One of my distance clients from outside of the country asked a really, really good question in between his thesis working hours. The concept is so important that I thought it warranted its own article.
How do you know what positional errors to allow your client to make? How do you know what you should write in their program? You have to know about controlling extension.
His original prompt was:
What is actually the concept of controlling extension? Is it when someone is still extended and tries to not let it get worse during an exercise? Will this not feed into this pattern?
Let’s dive into it.
A friend reached out the other day asking me if I have any great IT band stretches or hints for rolling out the IT band. She wanted to know prior to beginning her training for a half marathon.
So I am of the belief that stretching the IT band does nothing because it never changes things over the long term. The number one way I address it is by addressing pelvic positioning. You’ll usually see glutes that don’t allow the hip to come back into the socket. The primary attachment of the glute is the IT band. Also of consideration is the tensor fascia lata (TFL). If the hip can’t stay seated in the socket, you’ll also notice an overactive TFL. Both of these lead to IT band tightness and both of these are left unaddressed by IT band stretching. It can assist your program, but it alone is not enough. The learning component of the new position or “tone” is just not there.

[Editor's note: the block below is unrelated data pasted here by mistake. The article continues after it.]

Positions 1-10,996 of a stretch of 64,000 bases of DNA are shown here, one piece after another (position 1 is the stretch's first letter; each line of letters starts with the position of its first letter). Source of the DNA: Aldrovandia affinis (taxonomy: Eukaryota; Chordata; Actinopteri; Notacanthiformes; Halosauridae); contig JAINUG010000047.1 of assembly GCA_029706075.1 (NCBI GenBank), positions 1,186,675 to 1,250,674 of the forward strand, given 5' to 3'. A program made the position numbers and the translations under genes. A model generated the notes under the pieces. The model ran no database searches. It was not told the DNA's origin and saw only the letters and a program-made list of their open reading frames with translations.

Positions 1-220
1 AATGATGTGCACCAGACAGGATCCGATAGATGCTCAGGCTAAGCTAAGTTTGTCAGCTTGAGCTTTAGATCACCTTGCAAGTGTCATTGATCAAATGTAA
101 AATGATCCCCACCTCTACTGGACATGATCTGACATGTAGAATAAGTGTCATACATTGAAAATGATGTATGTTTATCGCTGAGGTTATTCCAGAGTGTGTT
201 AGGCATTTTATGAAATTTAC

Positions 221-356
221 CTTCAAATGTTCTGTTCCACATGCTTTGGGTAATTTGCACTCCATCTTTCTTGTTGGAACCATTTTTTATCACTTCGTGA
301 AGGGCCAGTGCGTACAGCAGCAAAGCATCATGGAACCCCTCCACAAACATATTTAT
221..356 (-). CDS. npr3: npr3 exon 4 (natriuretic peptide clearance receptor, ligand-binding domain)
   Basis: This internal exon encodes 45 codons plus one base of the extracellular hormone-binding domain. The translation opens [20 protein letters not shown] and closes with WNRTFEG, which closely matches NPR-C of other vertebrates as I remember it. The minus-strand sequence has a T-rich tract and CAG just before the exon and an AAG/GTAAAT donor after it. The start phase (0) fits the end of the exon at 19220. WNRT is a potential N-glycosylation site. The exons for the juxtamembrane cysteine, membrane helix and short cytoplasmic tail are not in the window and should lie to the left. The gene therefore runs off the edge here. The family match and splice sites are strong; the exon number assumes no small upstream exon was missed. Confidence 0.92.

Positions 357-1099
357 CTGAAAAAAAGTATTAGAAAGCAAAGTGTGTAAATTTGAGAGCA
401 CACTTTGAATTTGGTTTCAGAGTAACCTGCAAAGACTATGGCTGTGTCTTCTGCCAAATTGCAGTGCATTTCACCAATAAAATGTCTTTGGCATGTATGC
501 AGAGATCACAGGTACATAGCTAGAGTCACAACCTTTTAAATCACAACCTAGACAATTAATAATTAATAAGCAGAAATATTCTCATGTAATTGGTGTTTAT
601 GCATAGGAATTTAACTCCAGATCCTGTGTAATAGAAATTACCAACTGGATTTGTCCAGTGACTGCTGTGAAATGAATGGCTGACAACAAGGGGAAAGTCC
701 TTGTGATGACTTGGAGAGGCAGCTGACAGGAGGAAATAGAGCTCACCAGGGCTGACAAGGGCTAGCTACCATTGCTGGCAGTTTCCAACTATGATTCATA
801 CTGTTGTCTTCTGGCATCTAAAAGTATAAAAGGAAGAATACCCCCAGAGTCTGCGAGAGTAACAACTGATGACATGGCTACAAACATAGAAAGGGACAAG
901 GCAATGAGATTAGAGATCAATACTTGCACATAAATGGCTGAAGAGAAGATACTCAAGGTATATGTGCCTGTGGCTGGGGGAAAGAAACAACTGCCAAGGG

Here’s an example of a tight IT band, an exercise I prescribed this particular client, and the results of it afterward. Look at hip position and how her head an neck don’t move reciprocal and then DO move reciprocally some of the time.
A key talking point here is that the exercise I give each person is generally different. There are some I could just give everyone, and I might still do that if I want to “play it safe” or “cover all my bases” if I think the client has the patience for it. Just about all the time, however, I am evaluating each person and giving them an exercise based on what I deem they need. Faster results means more time for the cool stuff.
Header photo credit: Allen Tucker
Today’s guest post comes from my co-worker and good friend, Tony Giuliano.
Tony is the hardest working dude I know, and a great coach. I’m honored to be able to give you guys this short article he wrote.
This guy wanted to give everyone a quick philosophical tip. And he even talks about a car wreck!
Alright, enough man crushing. Without further ado, I present to you Tony Giuliano.
I recently had a distance client of mine ask me:
What is the goal with the regenerate section?
For those who don’t know, this is in reference to my programs, which I break into seven sections based on what we are trying to accomplish. For example, any foam rolling work you do is always first (though I won’t prescribe it for everyone). After that, we do exercises to “reset” your nervous system. After that, you do a more dynamic warm up to prepare your body for training… you get the idea.
This post is not meant to be thorough and exhaustive, but instead to give you some ideas to help spark your own thinking.